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Kua haehae ngā hihi o Matariki; The rays of Matariki are spread.

By Briar Pomana ((Ngāti Kahungunu, Rongomaiwahine, Ngāti Rakaipaaka)

contributing writer

Illustrations by Charlie Ratahi McFarland (Ngāpuhi) (she/her)

I imagine Matariki as a gap-toothed, foul-mouthed Nanny that sits on her deck with a pipe filled with a natural substance and an endless steaming cup of tea. She’s wearing hand-knitted slippers, made with leftover brown and neon orange wool from the back of the crafts cupboard. Her hands are wrinkled and covered in tattooed dots from her school-girl days that are illegible amongst the drapery of loose skin. Matariki has many mokopuna that lean up against her, grabbing onto her long skirt with affection as they play peek-a-boo with one another. She laughs heartily at their jokes and scolds with great conviction when they run through her humble home with muddy feet.

In the morning, Matariki sits on a creaky rocking chair out on her deck. From her porch she can see beyond where the ocean foams and breaks, to where the valley touches the sky above the treeline. She is attuned to the intricacies of her slice of paradise and is as much a part of its cycle as the sun. Before evening she would have already collected the eggs from her precious hens whom she warmly refers to as ‘the girls’ and filled her basket with peculiar barbell radishes, rather raunchy looking carrots and more silverbeet than humanly ingestible, freshly washed and ready to be cooked or pickled.

In saying all of this, I can’t necessarily subscribe to the idea that the whetū that make up the cluster of Matariki have designated genders. The binary doesn’t make much sense to me in this context, and I’m seeing this narrative often as Matariki enters the public sphere and opinion. But, if I had to personify Matariki, the star that is the closest to Earth, a chain smoking, hunter-gatherer kuia is a warm image.

The Mystification of Matariki

When I was 16, my school went to a guest lecture that Dr Rangi Mātāmua was hosting at Eastern Institute of Technology. The best way I can describe Dr Rangi to the uninitiated (if you still don’t know who Dr Rangi is, you’re living under a rock), he is the godfather of modern Matariki as we know it. I won’t dive too deeply into his lifetime portfolio of work, but Dr Rangi left a long-lasting impression on me. At that time, Matariki was mostly celebrated by Māori and more extensively by whānau that were fortunate enough to inherit this knowledge.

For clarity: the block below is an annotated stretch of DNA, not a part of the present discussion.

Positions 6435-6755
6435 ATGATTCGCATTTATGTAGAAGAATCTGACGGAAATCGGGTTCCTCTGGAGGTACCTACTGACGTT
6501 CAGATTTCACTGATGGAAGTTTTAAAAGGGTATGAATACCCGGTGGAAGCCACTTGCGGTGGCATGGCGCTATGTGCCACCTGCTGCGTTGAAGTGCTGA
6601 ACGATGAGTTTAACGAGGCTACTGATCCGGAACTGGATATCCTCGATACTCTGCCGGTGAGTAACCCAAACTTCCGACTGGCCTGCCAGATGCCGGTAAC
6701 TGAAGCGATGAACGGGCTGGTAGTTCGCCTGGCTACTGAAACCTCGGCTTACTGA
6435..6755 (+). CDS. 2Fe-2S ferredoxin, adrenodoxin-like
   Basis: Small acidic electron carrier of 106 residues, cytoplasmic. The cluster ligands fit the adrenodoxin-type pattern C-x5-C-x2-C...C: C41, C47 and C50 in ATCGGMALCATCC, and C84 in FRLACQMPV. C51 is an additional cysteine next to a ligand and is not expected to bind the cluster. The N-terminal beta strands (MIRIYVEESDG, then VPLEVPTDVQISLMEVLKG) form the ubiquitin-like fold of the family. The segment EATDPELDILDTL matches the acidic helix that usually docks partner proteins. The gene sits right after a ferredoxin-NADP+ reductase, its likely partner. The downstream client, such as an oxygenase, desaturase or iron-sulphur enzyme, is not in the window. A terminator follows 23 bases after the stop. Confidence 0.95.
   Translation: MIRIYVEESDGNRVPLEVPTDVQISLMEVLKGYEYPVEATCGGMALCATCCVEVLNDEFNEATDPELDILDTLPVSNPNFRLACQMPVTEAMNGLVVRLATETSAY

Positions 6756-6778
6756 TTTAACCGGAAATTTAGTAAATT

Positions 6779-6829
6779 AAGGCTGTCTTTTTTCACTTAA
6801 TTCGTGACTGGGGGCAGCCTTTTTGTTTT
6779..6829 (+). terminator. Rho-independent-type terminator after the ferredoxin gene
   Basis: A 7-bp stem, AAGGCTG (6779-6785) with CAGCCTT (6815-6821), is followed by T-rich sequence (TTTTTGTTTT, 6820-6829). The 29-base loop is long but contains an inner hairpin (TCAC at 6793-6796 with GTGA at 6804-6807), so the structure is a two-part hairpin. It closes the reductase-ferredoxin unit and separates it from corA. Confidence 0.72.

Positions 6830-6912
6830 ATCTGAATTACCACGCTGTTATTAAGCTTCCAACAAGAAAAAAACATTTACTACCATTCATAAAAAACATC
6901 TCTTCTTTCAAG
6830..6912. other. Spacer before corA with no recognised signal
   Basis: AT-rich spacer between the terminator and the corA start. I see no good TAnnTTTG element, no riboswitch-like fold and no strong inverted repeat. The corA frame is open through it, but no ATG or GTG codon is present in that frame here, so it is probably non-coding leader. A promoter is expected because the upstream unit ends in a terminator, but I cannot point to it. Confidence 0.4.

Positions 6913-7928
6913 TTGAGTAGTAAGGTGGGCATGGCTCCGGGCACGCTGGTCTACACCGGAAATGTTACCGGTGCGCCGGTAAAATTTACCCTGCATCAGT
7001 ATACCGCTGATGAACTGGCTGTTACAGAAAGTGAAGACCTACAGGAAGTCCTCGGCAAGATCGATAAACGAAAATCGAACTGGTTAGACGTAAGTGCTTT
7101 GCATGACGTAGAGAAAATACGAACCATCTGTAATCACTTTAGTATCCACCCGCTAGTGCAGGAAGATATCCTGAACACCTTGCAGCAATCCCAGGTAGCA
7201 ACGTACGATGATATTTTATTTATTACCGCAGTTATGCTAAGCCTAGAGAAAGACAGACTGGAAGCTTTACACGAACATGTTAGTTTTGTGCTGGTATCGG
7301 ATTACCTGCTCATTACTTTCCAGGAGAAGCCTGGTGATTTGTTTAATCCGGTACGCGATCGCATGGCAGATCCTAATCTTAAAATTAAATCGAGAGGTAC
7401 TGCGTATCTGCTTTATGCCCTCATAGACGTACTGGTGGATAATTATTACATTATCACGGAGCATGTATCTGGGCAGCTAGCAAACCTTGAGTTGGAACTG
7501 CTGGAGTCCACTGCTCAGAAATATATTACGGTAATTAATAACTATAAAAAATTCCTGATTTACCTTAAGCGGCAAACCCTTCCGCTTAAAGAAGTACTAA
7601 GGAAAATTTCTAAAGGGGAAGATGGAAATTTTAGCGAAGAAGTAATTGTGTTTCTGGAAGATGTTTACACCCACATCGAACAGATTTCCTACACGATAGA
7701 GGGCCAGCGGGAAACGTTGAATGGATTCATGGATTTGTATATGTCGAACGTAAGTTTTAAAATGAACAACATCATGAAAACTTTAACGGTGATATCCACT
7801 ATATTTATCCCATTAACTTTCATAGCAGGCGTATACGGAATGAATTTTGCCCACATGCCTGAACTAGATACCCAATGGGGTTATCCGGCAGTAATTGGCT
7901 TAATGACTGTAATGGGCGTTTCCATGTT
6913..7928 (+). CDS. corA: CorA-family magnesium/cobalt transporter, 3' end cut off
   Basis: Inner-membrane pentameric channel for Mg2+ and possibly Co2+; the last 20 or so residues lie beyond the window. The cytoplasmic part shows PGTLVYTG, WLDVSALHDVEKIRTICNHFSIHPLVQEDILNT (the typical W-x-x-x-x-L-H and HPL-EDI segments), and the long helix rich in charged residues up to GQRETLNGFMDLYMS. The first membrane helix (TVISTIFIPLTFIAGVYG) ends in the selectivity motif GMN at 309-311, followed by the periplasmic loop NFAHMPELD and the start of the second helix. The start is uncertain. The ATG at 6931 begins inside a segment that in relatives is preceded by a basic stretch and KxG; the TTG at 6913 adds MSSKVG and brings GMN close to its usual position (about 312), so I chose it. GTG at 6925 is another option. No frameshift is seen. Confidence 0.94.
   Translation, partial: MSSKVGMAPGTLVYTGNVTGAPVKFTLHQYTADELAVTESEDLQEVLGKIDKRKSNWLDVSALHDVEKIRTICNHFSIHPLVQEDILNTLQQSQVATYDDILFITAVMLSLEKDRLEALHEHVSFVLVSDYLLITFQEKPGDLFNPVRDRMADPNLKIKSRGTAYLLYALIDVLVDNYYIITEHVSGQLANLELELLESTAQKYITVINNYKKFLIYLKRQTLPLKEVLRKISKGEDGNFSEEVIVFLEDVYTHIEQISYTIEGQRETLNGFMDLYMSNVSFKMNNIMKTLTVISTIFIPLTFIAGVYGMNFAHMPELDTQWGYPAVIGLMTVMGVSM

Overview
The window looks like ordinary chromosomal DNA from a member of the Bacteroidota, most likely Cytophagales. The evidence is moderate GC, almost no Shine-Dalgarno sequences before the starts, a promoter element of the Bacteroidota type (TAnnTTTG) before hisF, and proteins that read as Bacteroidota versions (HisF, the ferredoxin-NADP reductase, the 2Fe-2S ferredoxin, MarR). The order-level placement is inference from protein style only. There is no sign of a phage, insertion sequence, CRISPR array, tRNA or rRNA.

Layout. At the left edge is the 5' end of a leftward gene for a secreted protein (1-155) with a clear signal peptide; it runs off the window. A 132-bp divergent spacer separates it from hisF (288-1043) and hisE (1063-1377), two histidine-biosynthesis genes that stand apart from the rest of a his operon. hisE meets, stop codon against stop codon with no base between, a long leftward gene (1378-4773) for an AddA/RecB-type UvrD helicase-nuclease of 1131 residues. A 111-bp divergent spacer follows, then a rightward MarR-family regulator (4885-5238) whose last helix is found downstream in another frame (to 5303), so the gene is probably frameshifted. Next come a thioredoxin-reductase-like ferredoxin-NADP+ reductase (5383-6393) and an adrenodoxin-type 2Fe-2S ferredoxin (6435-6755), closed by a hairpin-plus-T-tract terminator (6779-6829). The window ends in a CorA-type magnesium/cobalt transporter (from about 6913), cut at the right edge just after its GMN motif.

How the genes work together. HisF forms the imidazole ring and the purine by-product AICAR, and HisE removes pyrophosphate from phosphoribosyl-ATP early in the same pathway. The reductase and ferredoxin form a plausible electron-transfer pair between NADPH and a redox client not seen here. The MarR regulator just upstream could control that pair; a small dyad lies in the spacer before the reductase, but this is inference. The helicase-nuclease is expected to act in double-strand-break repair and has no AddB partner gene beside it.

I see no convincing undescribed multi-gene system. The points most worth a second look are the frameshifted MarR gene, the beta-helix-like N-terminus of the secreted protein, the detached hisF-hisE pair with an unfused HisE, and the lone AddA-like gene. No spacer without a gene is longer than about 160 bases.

We are now in our second year of Matariki as a public holiday. So more than ever, Matariki will be celebrated by brands, by councils and by communities throughout Aotearoa. Lewis Road Creamery has recently come under fire for releasing a limited Matariki-inspired milk flavour. What does milk have to do with Matariki? Apparently a whole lot. I fear that Matariki is in jeopardy of whimsical holiday quaintness, that in the years to come we’ll see movies of children embracing the ‘spirit of Matariki’ through family-friendly animated films. Only for the characters in the flick to realise Matariki is all about cherishing those you love and believing in magic.

Magic and fairytales are often prescribed to what we as Māori know as, pūrakau, kōrero tuku iho and whakapapa; esoteric stories, passed-down knowledge and genealogy. My depiction of Matariki is not entirely informed by any of the above. Matariki as a whetū is used as an umbrella name for the entire cluster and is often referred to as the mother of all the stars. My understanding is this is because of Matariki's strong ties to the natural environment and all living things. Cue the assigned gender roles.

Other stars in the cluster have a much more defined domain, such as Ururangi who indicates the winds and Tupuānuku who reflects the upcoming harvest of earth-grown things. I’ve found that like Matariki, the depictions of these whetū are rather whimsical and god-like. Ururangi is often a large burly man, similarly to how Tāwhirimātea, our atua of winds, is represented, whereas Tupuānuku is a mother-earth-type figure like Papatūānuku. These are all valid and I don’t want to dismiss these characteristics. I do not claim to be an expert and I understand how inspiring and comforting it can be to see the whetū in this manner. But this year, I’m much more interested in how the kāhui whetū (star cluster) show up in each of us. How we embody our environments and how we are similar to these reflective prisms of light we look to and seek guidance from. What if this Matariki we understood the stars as we do our grandmothers, our siblings, our friends, loved ones?

We are all reflective prisms of light.